Arlington House is a large purpose-built residential block of 120 apartments in Arlington Street, Mayfair. Designed by Modernist architect Michael Rosenauer and hailed upon completion in 1936 as the most modern block of flats in Europe, Arlington House sits on the edge of Green Park next to The Ritz.
Quoted in 1936, Rosenauer declared that:
I have tried to make a building that does its job without any fuss. No pomposity, no airs.
In the 1950s, Rosenauer designed the Inn on the Park, the Carlton Tower and The Westbury as well as the Time and Life building.
At the upper end of the luxury market, Arlington House enjoys a high all year-round occupancy rate, which makes the task of refurbishment a military operation. Initially we were asked to refurbish 20 two-bed apartments in four phases and worked with interior designer Gail Race. Due to the nature of the building where guests, often families with children, can stay for just two nights or 30 years as one guest did, comfort, practicality and durability were utmost with comfort. Returning guests often request the same apartment over and over so it must feel like a home from home.
In terms of style, it was agreed that a Modern Deco Luxe look would be appropriate, mixing modern and contemporary pieces of furniture and art, with soft furnishings in bold, jewel-like colours and geometric patterns. The project to date has included 27 two-bed and 4 four-bed apartments, and is ongoing.
The two bed apartments were broken down into four colour schemes: teal, lapis blue, amethyst and graphite. The principal room had to work as both a drawing room and dining room. Feature walls were created using dark blues and purples using Mylands paint. For a touch of glamour, specialist-finish company Decorum Est decorated niches with Deco fish scale tiles in rich metallic colours.
Sofas and arm chairs were chosen from Minotti, Robert Langford and Linley, and upholstered in rich colours from Pierre Frey’s Gaspard velvet range; chairs were also covered in contrasting fabrics by Pierre Frey, Romo and Linwood; cushions and pouffes were made using Pierre Frey, Romo, and Osborne & Little fabrics with repeat geometric motifs, in keeping with the Deco Luxe theme. Side and coffee tables were supplied by Robert Langford and Eichholtz, mostly with metal frames and glass tops; circular wenge dining tables were made bespoke by our workshop, and dining chairs were supplied by Pierre Frey, Robert Langford and Poltrona Frau. Lamps in coloured glass, chrome and wood were sourced from Eichholtz, Ralph Lauren and Le Deun. Large geometric feature mirrors were used to reflect light and as a nod to the building’s history.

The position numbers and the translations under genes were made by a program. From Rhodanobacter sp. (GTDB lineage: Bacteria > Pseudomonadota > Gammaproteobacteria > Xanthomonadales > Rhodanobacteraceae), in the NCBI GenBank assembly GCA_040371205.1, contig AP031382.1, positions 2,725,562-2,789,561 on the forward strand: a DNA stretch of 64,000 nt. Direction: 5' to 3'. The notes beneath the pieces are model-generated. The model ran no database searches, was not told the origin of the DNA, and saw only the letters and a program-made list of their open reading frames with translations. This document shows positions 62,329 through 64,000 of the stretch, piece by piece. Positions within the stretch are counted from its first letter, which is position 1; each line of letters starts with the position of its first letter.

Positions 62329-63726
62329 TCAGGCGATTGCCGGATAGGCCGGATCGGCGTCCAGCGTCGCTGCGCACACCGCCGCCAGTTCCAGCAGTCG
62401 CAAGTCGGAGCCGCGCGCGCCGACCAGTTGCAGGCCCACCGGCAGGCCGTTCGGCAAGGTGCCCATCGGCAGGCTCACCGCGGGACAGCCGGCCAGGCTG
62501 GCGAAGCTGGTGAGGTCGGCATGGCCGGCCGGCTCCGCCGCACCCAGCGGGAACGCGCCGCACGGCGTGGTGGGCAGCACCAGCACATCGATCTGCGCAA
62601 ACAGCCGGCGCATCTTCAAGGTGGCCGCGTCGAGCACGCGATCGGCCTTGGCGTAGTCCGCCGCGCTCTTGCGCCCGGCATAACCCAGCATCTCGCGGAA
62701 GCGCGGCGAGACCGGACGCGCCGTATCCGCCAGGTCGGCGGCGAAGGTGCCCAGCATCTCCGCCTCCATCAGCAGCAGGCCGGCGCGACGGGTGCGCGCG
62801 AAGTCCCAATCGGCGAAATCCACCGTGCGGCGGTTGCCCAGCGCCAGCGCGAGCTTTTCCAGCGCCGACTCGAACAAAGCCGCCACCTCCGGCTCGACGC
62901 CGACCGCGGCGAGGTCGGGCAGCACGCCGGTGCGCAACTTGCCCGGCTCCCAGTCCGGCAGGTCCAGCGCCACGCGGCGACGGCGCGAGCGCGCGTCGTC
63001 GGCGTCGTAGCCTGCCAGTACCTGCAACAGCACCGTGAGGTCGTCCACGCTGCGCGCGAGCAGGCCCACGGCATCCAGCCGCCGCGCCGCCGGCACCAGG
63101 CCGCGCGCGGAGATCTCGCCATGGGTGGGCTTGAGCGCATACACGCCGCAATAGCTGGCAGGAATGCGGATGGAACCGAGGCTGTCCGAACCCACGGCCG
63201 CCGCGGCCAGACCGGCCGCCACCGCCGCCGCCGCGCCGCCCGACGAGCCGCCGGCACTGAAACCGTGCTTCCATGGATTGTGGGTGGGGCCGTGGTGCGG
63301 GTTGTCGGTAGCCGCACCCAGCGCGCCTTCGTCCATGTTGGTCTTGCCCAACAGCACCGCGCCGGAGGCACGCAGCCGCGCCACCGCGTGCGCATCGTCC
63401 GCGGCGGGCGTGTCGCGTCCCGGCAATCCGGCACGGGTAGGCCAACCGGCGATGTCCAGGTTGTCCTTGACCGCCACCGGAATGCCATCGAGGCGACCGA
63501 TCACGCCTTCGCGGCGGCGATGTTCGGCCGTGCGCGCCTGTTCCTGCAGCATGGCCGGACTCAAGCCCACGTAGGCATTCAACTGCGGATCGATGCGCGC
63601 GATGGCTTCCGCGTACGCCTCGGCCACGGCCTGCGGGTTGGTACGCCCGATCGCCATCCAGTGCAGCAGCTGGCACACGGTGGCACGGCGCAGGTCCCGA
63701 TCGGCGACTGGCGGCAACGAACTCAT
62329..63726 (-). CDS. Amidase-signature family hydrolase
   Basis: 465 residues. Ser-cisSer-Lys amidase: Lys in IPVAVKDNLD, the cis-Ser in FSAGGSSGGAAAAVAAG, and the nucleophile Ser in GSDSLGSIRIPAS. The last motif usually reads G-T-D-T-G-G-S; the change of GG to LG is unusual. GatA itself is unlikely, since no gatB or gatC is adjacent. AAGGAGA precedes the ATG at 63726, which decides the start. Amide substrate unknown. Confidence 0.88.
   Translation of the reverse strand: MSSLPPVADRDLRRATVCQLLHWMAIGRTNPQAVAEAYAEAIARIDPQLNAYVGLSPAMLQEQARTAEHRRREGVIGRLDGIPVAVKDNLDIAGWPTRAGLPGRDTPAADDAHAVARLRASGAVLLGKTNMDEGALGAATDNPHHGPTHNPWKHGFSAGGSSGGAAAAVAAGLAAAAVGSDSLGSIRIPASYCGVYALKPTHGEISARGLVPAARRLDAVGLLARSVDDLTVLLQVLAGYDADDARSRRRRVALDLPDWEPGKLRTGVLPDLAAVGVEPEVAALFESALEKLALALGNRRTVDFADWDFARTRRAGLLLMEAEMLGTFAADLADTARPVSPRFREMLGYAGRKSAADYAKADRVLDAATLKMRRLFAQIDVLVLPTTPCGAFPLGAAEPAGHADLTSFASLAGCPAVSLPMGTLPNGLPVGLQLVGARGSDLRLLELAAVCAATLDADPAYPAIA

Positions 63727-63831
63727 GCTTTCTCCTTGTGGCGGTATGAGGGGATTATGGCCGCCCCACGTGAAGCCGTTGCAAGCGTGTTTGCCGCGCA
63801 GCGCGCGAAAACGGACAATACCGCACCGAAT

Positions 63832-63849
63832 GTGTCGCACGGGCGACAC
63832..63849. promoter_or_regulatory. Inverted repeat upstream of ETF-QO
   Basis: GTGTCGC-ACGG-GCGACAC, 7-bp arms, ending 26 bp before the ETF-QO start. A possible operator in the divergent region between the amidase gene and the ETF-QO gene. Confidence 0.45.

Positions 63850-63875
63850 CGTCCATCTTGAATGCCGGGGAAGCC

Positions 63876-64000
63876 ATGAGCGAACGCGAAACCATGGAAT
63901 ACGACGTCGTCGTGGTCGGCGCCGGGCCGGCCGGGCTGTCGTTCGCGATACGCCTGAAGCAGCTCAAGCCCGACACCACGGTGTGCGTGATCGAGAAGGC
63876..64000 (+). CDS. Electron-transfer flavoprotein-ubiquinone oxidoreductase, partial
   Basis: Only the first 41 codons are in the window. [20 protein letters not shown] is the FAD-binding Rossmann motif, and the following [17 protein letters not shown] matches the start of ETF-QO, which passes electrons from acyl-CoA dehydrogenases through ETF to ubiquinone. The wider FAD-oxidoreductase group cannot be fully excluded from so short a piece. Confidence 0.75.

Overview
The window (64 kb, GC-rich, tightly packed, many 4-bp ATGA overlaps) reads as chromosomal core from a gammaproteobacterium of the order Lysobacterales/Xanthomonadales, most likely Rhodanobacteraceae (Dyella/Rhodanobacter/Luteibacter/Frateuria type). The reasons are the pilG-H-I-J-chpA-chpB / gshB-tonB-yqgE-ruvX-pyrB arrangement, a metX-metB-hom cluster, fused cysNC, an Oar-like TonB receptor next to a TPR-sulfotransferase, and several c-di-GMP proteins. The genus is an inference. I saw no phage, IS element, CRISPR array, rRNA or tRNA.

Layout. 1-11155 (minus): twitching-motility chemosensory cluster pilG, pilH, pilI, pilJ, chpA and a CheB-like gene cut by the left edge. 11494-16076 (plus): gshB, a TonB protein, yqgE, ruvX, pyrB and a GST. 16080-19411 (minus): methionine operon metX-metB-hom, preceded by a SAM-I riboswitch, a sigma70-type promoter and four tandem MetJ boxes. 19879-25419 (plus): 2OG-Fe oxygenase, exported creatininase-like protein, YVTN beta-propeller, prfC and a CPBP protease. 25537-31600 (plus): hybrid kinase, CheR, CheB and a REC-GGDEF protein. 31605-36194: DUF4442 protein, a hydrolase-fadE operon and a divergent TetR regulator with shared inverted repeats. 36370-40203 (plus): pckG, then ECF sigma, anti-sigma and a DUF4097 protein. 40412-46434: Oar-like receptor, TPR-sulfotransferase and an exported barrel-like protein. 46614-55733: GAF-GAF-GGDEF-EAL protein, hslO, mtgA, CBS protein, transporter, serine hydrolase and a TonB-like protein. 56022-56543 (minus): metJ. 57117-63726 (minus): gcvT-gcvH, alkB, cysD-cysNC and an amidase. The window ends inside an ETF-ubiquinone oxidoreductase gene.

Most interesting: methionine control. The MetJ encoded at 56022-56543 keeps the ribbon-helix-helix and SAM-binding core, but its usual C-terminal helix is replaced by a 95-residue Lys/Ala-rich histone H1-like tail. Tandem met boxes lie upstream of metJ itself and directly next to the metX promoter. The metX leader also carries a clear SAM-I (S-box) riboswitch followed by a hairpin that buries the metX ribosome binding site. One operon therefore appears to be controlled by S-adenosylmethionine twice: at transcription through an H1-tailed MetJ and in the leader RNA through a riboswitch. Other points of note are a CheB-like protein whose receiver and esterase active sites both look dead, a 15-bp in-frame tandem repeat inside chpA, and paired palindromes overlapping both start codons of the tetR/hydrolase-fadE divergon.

Hallways were papered with bold metallic vinyls from Casamanca, Osborne & Little and Romo, consoles and mirrors were by Robert Langford. Series of hand coloured photographs of yachts by Kos Evans were used to decorate the common parts and drawing rooms.
The schemes were carried through into the bedrooms, for which we made deep buttoned, upholstered headboards, pouffes and cushions in softer tones. A feature wall was created in each bedroom with Osborne and Little wallpapers. Robert Langford supplied bedside tables, chests of drawers and mirrors.
The four-bed apartments were on a much larger scale, each having a drawing room, separate dining room, kitchen, four bedrooms, bathrooms and long hallways with entrance lobby. For these premium apartments, our brief was essentially the same in terms of practicality, but the emphasis was much more on luxury, with key pieces by well-known designers.
Apartment 28 opens onto a large entrance hall, we created two distinct areas, one with a bespoke console from our own Art Deco style macassar range and another with a Robert Langford slipper chair. The hall and corridors do not benefit from natural light, so we used a reflective geometric vinyl by Casamanca. A large abstract canvas by artist Victoria van Holthe was given prime position, and the corridors were lined with Kos Evan’s photographs. A statement light pendant by Sciolari from the 1970s was used.
The connecting drawing room, dining room and study all overlook St James’ park, with big windows and plenty of light. We decided to create feature walls in strong petrol blue shades from Mylands. As up to 8 guests could be staying in these apartments, there had to be plenty of seating. We chose Linley’s angular Maxi sofas upholstered in Pierre Frey velvets, which were off-set with Linley’s rounded Deco tub chairs and accessorized with accent cushions by Casa Botelho. Bespoke brass side tables with acid etched glass tops were created for the project. In the centre of the room was a large B & B Italia granite table sitting on a handmade North Indian rug in muted tones by Rugs of Petworth. Between the windows hung a second Victoria van Holthe canvas. Hand-blown amber glass floor lamps of dark wood tripod bases were sourced to provide extra lighting.
The dining room is spacious and bright. We chose a Christian Liaigre Misaine table and Pierre Frey dining chairs. One wall was lined with Decorum Est verre eglomise panels and metallic photographs by Kos Evans shimmered in recesses. For lighting we decided to use further Sciolari pieces, a large ceiling pendant and wall sconces, to add drama and glamour. The table, positioned on another Indian rug with a soft abstract design, was accessorized with William Yeoward’s decorative palm tree candlesticks and a L’Objet dinner service.
Bedroom schemes were in teal, soft greens and petrol blue. Robert Langford made bespoke chests of drawers for storage to go match their bedside tables, and also supplied luxury beds, mirrors and chairs. We made similar style buttoned headboards and pouffes in-keeping with the two bed flats. Lamps were sourced from Oka and Ralph Lauren.
The Arlington House project continues and we are currently working on two large four bedroom apartments for completion in June 2018.